How to Be an Inspiration

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Kristi Hedges

Kristi Hedges (Communication ’92) is a leadership coach to senior executives and C-level leaders at companies around the world. Recognized for her expertise in leadership communication, she’s authored two books, The Power of Presence and The Inspiration Code.

For The Inspiration Code, which was released in 2017, Hedges spoke with hundreds of leaders to identify behaviors that profoundly affected them. What she learned challenged conventional wisdom.

“My research found that inspirational leadership isn’t about captivating personalities or grand visions,” said Hedges. “It’s about small moments of real connection.”

Hedges’ findings suggest that whether work takes place in the executive boardroom, at a community volunteer venue, or even within a family, there are five practices that contribute to becoming an inspiring leader.

BE PRESENT

The interviewed individuals frequently described how meaningful it was when leaders made time to truly focus on them at key moments. They weren’t distracted or rushed, but prioritized the person in front of them. The amount of time involved wasn’t as significant as the willingness to be in the moment.

“It blew me away to hear how many times something said in 10 minutes was carried by another an entire lifetime,” said Hedges.

LISTEN WELL

Open, attentive listening was the most-cited inspirational behavior in Hedges’ research. “When we listen, we create space for others to have their own insights. We don’t make it our agenda, but let it be their agenda,” she said. For the person speaking, listening feels like care, and attention feels like respect.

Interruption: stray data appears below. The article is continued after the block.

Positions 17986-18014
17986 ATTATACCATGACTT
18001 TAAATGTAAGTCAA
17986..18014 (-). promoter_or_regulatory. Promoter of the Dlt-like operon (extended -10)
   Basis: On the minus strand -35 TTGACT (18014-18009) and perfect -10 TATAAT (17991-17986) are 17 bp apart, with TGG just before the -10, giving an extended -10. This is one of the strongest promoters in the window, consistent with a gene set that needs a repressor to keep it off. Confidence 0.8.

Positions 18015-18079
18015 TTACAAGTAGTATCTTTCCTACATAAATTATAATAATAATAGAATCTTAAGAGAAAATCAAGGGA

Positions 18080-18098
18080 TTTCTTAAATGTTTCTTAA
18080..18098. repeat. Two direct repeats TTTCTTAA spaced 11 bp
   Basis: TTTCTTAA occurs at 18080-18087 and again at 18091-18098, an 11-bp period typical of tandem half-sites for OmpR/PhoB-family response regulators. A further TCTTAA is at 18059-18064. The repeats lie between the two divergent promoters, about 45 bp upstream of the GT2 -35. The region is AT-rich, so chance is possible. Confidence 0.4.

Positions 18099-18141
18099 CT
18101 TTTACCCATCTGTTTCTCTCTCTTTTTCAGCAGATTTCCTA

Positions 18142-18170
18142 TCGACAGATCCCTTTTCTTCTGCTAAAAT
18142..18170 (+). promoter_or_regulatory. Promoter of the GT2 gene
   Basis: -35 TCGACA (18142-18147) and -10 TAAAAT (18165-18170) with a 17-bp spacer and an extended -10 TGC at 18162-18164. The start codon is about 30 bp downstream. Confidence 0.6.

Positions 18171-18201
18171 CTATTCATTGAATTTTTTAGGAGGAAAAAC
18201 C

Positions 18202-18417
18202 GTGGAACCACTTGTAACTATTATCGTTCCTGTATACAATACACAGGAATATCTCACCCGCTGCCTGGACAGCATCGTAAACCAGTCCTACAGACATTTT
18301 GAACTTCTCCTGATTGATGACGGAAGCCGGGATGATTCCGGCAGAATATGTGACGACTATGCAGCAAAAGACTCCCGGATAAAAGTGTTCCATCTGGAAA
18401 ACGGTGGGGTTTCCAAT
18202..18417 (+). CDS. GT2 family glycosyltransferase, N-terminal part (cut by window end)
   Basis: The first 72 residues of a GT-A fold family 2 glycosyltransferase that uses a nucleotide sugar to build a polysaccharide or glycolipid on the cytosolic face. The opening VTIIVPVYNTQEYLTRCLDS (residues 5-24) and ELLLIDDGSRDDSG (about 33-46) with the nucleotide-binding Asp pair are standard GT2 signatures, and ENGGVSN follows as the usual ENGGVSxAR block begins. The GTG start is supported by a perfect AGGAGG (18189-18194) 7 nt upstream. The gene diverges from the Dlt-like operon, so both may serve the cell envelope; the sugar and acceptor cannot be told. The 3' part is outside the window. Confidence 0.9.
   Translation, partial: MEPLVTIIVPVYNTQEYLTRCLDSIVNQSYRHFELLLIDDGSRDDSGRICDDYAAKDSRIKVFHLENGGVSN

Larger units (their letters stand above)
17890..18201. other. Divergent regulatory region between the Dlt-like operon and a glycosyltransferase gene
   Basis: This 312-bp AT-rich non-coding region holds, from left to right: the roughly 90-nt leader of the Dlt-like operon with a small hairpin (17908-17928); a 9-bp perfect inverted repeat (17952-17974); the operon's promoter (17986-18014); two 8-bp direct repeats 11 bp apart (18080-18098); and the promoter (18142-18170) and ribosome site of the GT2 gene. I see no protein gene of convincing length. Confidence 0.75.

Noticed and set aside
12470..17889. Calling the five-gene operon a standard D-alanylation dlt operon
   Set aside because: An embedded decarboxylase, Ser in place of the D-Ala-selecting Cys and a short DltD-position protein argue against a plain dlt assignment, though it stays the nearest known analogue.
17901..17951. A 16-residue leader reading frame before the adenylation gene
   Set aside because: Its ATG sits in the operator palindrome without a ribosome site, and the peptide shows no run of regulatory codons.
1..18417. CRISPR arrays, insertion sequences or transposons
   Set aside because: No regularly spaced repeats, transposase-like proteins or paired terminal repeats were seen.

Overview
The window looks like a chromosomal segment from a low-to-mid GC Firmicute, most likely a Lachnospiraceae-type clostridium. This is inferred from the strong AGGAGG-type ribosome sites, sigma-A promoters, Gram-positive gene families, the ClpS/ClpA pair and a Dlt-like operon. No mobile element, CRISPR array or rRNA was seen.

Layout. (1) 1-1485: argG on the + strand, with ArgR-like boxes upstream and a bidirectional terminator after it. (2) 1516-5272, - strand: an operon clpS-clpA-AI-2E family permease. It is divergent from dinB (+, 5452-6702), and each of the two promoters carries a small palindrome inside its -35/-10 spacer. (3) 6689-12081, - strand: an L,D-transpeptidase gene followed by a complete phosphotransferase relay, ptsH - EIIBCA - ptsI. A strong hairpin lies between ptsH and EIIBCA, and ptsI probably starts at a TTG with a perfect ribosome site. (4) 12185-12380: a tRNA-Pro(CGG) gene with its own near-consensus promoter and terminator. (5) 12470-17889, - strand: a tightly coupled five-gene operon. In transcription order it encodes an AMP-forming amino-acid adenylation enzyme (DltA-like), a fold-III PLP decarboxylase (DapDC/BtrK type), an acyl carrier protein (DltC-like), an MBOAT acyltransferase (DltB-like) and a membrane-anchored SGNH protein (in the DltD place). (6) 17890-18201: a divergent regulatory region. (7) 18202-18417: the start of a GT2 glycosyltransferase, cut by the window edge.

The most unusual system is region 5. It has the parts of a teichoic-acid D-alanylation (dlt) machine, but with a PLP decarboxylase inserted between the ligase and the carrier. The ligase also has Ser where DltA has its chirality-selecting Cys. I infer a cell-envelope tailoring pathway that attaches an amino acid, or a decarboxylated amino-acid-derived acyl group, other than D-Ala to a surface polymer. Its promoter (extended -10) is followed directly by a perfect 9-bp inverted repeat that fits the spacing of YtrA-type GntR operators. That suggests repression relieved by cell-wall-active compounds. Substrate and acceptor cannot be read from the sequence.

CALL OUT POTENTIAL

The simple act of highlighting the capacity we see in other people can change what they see as possible for themselves. According to Hedges, most of us understand the specific skills of the people around us; we just have to remember to recognize those attributes often and out loud. Calling out others’ strengths supercharges their growth.

SHOW EMOTION

Perfection, reserve, stoicism — none of those motivates like authenticity.

“We’re inspired by people who are real and can connect on a human level, no matter their stature,” said Hedges. “We need to see how much our leader cares to determine how much we should care.”

TALK ABOUT PURPOSE

Inspirational leaders engage in a larger conversation about purpose and help others to connect the threads between what they’re doing now and what they want for themselves moving forward. They model a purpose-driven life, serving as catalysts for meaning, which encourages others to follow suit.

Hedges writes about leadership for Forbes, and her work is periodically featured in such publications as Harvard Business Review, The Wall Street Journal, and on CNBC. She founded and manages The Hedges Company and is a teaching faculty member of the Georgetown University Institute for Transformational Leadership. During her time at Virginia Tech, Hedges was inducted into Phi Beta Kappa and was selected as the Outstanding Senior for the College of Liberal Arts and Human Sciences.

This story originally appeared in the Fall 2017 issue of Virginia Tech Magazine.